The most interesting place in the motor show was Mercedes-Benz’s hall, which was just like a small museum. Besides the chassis of fuel-cell and hybrid cars, there were also several cut-apart engines for demonstration, from gasoline to diesel, and from L4 to V8. With the aid of augmented reality, visitors could easily understand the features and technologies of each engine simply by walking around the engine with the tablet provided. The animation of every subsystem would then be shown on the screen automatically. Another benefit of this colorful human-machine interface is that the booth staff can discuss in more detail with experienced visitors without having to constantly tend to the crowd of visitors passing through.

At the corner of Hall 8.0, Robert Bosch GmbH presented a novel metal push belt for the CVT, named Single Loopset Belt. The belt has only one steel band, which can be held firmly within the central cavity of the U-shaped blocks. Unlike the traditional Van Doorne-type push belt, of which the two steel bands are easy to be detached from the H-shaped blocks, the new belt can help reduce the power loss of the variator up to 40%, and the maximum torque capacity is enhanced from 350 to 500 Nm. According to the official video introduction, with the aid of the belt, the size of the variator can be decreased by 12%, and the overall efficiency of the CVT gearbox will be 2% higher. It would bring a revolutionary change in the development of the CVT, if the novel Single Loopset Belt could replace the Van Doorne-type push belt which is widely used by entry- and mid-level cars.

Outside the exhibition halls, there were outdoor test drive areas that provided activities including: off-road driving, cone driving, autonomous emergency braking (AEB) system trials, and electric scooter test rides. For those who want to take a rest and to recharge their batteries before starting the adventure to another hall, there were kiosks and stands selling various foods, drinks, and even die-cast models. Race car simulators were also provided for Formula 1, WRC, or Le Mans enthusiasts. The 13-day exhibition not only gave us a chance to understand the trend of the global automobile market and the vehicle industry, but was also a gigantic festival designed for all car lovers around the world.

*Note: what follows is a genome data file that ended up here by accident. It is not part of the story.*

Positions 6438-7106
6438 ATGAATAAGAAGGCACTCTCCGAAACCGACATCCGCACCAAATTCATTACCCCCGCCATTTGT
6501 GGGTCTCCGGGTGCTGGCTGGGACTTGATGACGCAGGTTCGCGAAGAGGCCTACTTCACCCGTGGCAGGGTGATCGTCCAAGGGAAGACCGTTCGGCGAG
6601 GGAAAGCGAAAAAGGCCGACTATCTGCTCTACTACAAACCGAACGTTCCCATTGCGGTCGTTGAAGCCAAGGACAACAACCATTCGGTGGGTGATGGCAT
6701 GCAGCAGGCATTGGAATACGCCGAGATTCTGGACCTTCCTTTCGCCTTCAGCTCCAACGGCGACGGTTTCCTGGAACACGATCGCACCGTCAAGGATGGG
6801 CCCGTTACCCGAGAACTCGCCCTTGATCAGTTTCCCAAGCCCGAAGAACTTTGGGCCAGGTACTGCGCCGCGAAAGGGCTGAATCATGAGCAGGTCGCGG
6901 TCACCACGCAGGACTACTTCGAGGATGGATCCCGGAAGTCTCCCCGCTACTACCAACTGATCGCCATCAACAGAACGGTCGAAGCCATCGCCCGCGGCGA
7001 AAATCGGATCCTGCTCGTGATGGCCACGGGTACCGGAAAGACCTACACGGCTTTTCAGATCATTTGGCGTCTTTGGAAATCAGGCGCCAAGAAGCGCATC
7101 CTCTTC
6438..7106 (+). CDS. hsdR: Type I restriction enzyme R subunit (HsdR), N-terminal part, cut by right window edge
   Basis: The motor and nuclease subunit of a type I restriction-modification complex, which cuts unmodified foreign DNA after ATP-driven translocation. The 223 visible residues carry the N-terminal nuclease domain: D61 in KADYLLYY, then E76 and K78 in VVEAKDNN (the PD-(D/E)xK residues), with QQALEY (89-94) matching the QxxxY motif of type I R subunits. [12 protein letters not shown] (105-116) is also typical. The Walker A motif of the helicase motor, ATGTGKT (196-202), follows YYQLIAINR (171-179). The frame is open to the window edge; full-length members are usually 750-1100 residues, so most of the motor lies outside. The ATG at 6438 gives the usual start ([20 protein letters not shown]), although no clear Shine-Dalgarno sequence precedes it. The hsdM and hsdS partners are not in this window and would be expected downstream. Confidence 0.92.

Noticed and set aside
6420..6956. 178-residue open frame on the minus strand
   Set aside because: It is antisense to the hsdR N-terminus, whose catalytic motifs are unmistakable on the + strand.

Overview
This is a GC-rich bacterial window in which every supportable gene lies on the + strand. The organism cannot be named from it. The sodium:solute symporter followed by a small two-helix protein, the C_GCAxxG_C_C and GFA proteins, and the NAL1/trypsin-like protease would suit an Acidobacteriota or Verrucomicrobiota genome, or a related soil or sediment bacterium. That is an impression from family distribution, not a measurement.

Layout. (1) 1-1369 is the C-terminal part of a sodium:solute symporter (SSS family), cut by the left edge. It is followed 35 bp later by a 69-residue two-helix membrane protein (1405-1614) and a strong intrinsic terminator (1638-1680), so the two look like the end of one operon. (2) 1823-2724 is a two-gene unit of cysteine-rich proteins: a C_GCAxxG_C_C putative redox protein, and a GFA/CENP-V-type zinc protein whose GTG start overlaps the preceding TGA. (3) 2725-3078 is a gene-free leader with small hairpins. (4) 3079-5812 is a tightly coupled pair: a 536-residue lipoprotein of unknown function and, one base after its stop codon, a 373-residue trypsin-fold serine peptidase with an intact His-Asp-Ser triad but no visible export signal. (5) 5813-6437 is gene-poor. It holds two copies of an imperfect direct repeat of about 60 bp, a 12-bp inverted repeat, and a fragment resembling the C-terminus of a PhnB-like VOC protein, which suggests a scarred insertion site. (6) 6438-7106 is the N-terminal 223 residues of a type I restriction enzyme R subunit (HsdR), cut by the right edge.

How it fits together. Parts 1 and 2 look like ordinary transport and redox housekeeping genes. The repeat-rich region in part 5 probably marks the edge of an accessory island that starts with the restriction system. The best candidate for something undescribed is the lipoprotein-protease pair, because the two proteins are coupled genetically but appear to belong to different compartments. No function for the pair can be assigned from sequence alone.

(Source: Hsien-Yu Kuo, Ph.D. Candidate of Mechanical Engineering, NTU)

  • Booth staff of the NTU Mechanism and Machine Theory Research Lab and the Giant-Lion Know-How Company.

    Booth staff of the NTU Mechanism and Machine Theory Research Lab and the Giant-Lion Know-How Company.
    (Photographer: Tyng Liu)

  • Booth staff of the NTU Mechanism and Machine Theory Research Lab.

    Booth staff of the NTU Mechanism and Machine Theory Research Lab.
    (Photographer: Tyng Liu)

  • The entrance of Messe Frankfurt.

    The entrance of Messe Frankfurt.
    (Photographer: Albert Bo-Wei Li)

  • The chassis of Mercedes-Benz Project One.

    The chassis of Mercedes-Benz Project One.
    (Photographer: Hsien-Yu Kuo)

  • The chassis of Mercedes-Benz GLC F-Cell.

    The chassis of Mercedes-Benz GLC F-Cell.
    (Photographer: Hsien-Yu Kuo)

  • A close look at the Single Loopset Belt developed by Robert Bosch GmbH.

    A close look at the Single Loopset Belt developed by Robert Bosch GmbH.
    (Photographer: Hsien-Yu Kuo)

  • Booth staff Introduce the Dual CVT Module and the kart with the Dual CVT System.

    Booth staff introduce the Dual CVT Module and the kart with the Dual CVT System.
    (Photographer: Gina Yang)